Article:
The government said 700 properties had been locked down in Aberdeen, a fishing and tourist district of Freetown, after the death of a fisherman who tested positive for the deadly tropical virus.
“We are on top of the situation and people should not panic,” said Obi Sesay of the government’s National Ebola Response Centre, adding that a special control centre had been set up to deal with the incident.
He told reporters Aberdeen had been “flooded” with surveillance officers and contact tracers to ensure the death didn’t turn into a serious outbreak.
The west African nation of six million has seen almost 11,000 cases and 3,363 deaths during the epidemic which has raged in west Africa for more than a year.
President Ernest Bai Koroma had pointed to a “steady downward trend” in new cases on January 23, lifting country-wide quarantines affecting half the population and declaring that “victory is in sight”.
But optimism gave way to fresh alarm on Wednesday as the World Health Organization (WHO) reported the number of new cases rising across Sierra Leone and neighbouring Guinea for the second week running.
Transmission remains “widespread” in Sierra Leone, which reported 76 new confirmed cases in the week to February 8, according to the WHO.
– ‘Shocked and disappointed’ –
Freetown mayor Bode Gibson, who visited Aberdeen, told reporters he was “shocked and disappointed” as the case had shattered expectations that the city was approaching the milestone of zero new cases in its weekly count.
“The lifting of the free movement ban was to allow residents to resume trade, not for them to become complacent and behave irresponsibly to increase the spread of the disease,” he said.
Arouna Taylor, a resident of Aberdeen, said canoes from Ebola hotspots like Port Loko further up the coast were docking in the area and bringing the virus with them.
“Boats are suspected to be bringing sick people at night for treatment in the capital, so the development has not come as a surprise,” he told AFP.
Ebola, one of the deadliest viruses known to man, is spread through direct contact with the bodily fluids of an infected person showing symptoms such as fever or vomiting.
Some 9,250 people have died from the epidemic, the WHO said on Friday, although it has admitted that it is impossible to give a precise number as the outcomes of some cases remain unknown.
In the week up to February 8 a total of 144 new confirmed cases were registered across the three hardest hit countries, compared to 124 the previous week.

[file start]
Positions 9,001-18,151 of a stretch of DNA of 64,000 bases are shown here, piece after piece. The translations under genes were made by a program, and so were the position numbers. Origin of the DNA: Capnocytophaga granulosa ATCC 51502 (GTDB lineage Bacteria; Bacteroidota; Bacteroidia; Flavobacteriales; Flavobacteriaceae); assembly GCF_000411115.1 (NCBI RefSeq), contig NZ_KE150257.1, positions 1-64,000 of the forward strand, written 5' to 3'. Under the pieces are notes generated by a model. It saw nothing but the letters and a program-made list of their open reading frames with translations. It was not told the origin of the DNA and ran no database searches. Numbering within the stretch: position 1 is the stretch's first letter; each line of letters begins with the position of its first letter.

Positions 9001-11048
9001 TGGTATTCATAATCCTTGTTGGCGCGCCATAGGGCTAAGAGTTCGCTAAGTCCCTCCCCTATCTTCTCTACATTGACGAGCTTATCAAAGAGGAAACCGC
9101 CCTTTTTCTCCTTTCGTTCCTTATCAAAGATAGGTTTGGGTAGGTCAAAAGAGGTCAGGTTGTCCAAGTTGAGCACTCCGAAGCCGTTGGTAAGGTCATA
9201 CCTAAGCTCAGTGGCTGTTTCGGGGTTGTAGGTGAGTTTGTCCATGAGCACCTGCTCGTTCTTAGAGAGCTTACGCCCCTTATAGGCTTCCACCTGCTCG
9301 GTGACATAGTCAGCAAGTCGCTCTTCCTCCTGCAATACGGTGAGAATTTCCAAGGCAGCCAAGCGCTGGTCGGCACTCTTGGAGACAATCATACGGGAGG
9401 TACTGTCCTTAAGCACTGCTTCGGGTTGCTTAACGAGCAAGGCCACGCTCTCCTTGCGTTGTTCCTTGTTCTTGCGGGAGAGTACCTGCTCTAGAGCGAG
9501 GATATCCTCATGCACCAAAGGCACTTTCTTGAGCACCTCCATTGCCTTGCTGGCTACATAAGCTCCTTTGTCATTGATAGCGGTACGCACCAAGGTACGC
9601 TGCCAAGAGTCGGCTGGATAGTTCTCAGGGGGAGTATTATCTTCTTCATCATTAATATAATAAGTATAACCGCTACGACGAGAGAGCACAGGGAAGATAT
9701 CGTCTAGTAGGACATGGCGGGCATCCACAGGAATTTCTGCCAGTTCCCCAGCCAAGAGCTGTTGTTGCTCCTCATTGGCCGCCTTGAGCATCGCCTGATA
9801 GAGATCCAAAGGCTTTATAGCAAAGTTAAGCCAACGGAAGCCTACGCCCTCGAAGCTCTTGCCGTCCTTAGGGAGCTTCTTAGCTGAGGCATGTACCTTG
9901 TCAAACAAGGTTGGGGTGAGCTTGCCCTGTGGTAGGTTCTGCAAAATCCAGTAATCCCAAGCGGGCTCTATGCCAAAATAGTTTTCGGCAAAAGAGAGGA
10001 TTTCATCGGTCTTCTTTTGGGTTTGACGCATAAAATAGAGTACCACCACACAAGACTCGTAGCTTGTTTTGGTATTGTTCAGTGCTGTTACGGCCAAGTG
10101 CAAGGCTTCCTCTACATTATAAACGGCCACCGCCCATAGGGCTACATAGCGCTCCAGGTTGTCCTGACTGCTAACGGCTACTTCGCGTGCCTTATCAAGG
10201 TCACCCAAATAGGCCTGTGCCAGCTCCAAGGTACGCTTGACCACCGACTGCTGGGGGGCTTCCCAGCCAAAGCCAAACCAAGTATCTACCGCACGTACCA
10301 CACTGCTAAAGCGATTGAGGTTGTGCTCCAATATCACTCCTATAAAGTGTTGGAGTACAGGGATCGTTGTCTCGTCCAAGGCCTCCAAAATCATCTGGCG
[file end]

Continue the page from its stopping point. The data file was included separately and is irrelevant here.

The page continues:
“The spike in cases in Guinea and continued widespread transmission in Sierra Leone underline the considerable challenges that must still be overcome to get to zero cases,” the WHO said in its latest report.
– ‘Encouraging’ –
The news has been more encouraging in Liberia, which saw the most deaths at the peak of the epidemic in September and October but registered just three new confirmed cases in the week to February 8.
The Liberian government has announced it will reopen schools next week, after a six-month closure to slow the spread of the epidemic, while Sierra Leone plans to do so at the end of March.
More than 1.3 million children have already returned to classes in Guinea since schools reopened on January 19, according to UNICEF.
“In Guinea, where nearly all of the country’s more than 12,000 schools are now open, school attendance is at 85 percent of pre-Ebola attendance,” the UN agency said in a statement citing government data and its own findings.
UNICEF has been at the forefront of introducing safety measures to combat the spread of the virus, including children having their temperatures taken and washing their hands before going into classrooms.
Manuel Fontaine, its regional director for west and central Africa, said Liberia’s schools were expected to reopen gradually and that it could be “up to a month before the majority of students are back”.
“Throughout that period education authorities will be working to ensure that conditions are as safe as possible,” he added.
The restart comes as the United States begins to withdraw a west African Ebola military mission, based mainly in Liberia, which peaked at 2,800 troops, leaving no more than 100 soldiers in the region by the end of April.
President Barack Obama said on Wednesday the mission would give way to a civilian-led drive to “extinguish” the deadly virus, as he ordered home American troops.